A photographer with a fast growing reputation, Ed Norton’s images evoke a strong sense of place – identifying oneself in relation to a particular piece of land on the surface of planet Earth. As Wendell Berry famously said, ‘If you don’t know where you are, you don’t know who you are’.
The Reenchantment of the the Tree concentrates on images of trees found predominantly in the arid zone of far western NSW. Louise Fowler Smith layers or glazes light onto specially chosen trees, that may otherwise have been disregarded and ignored; concentrating on its individual qualities or personality. This process draws out the tree, making it special, individualistic, even sacred.
Biological information is not only instructional but also has to do with ‘valued’ and ‘significant’ information, which puts the receiver in the centre of interest. Bernd-Olaf Küppers, Professor of Natural Sciences, offers a distinct naturalistic view about how crucial semantic levels of information might emerge via evolutionary processes.
Between stillness and movement, absorption and play; between being utterly ’in the moment’ and on the brink of imminent, inescapable change, Dryden Goodwin’s film ‘Poised’ provides multiple meanings.
The first woman artist to work with kinetic text, exploring both light and text as early as 1962, and internationally recognised for pioneering the interaction of art, science, technology, eastern philosophy and female mythology, Liliane Lijn’s interests cover a wide area. Her work transmutes traditional materials into new and vibrant elements by juxtaposing them with new technologies. In this exclusive interview she discusses her ideas, her work and artistic processes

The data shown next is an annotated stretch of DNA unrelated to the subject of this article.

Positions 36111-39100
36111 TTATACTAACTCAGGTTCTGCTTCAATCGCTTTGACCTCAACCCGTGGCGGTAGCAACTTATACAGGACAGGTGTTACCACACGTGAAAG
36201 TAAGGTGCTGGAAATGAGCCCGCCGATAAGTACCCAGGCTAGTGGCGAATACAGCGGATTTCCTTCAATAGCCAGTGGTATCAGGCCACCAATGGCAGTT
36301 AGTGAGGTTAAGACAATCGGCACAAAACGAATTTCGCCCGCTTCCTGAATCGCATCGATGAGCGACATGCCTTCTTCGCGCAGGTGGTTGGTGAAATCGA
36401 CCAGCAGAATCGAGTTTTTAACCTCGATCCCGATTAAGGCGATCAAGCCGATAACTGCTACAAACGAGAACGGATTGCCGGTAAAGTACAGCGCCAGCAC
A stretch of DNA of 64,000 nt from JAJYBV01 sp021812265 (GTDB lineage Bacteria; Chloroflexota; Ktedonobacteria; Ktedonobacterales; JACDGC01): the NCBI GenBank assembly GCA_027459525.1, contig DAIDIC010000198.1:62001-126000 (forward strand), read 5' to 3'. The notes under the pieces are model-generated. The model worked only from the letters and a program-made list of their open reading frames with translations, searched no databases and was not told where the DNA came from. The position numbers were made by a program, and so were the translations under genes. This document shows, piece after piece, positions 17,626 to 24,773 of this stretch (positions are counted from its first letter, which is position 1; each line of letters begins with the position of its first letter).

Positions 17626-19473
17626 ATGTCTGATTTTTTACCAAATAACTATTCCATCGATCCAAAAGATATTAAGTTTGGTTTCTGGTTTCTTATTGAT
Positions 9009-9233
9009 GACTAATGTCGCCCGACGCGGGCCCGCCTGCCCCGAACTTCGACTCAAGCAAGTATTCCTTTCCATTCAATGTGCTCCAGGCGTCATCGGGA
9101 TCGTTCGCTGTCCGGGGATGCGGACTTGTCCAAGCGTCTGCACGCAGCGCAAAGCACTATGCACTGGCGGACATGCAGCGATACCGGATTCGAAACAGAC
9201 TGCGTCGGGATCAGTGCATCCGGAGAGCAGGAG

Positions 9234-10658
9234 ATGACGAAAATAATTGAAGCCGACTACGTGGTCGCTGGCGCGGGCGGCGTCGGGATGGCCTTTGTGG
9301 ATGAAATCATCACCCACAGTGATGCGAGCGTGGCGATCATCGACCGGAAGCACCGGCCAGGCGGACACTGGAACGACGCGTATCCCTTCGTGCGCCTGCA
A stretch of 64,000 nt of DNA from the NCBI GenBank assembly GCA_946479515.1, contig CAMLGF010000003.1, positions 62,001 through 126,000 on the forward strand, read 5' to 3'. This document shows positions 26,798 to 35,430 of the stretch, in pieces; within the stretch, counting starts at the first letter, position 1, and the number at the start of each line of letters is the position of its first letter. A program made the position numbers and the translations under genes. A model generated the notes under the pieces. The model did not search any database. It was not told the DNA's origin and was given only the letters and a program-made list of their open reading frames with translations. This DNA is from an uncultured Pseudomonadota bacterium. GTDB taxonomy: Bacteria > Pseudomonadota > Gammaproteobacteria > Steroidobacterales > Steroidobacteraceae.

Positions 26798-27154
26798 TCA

Arhtur I Miller is fascinated by the nature of creative thinking and, in particular, in creativity in art on the one hand, and science on the other. His latest book, ‘Colliding Worlds: How Cutting-Edge Science is Redefining Contemporary Art’, takes readers on a wild journey to explore a new frontier.In recent decades, an exciting new art movement has emerged in which artists illuminate the latest advances in science.
Innovate Heritage: Conversations between Arts and Heritage, was an international and inter/transdisciplinary conference composed of lectures, panel discussions, seminars, visual arts, performances and films, which took place on June 6-8, 2014 in Berlin, Germany. It provided a platform that united artists, scholars, and heritage and arts professionals in exploring relationships, promoting creative approaches to theoretical and […]
More than any other artist of the modern era, the work of Marcel Duchamp (1887-1968) has shifted how art is understood. His views have altered not only the way art is made, but also the way it is presented to and experienced by the public, erasing the barrier between art and life, and integrating art into the real world. Jacquelynn Baas discusses his work and ideas in relation to contemporary artists.
“Dialogue is not to communicate. It is much deeper. It addresses the blocks in communication, not merely to understand them, but to meet them directly” (David Bohm). In this article, Marina Wallace, Director of Artakt, discusses the new art&science collaborations in the project MitoSys: Lens on Life.
Janine Benyus is a biologist who works on the border between biology and design. Following her ground-breaking book, Biomimicry: Innovation Inspired by Nature, she has become an award-winning innovation consultant, helping to create a more sustainable world by learning from the designs of nature. In this exclusive interview she discusses the ideas and work of Biomimicry, “the conscious emulation of life’s genius”. An idea that could change the way we think about sustainable design forever.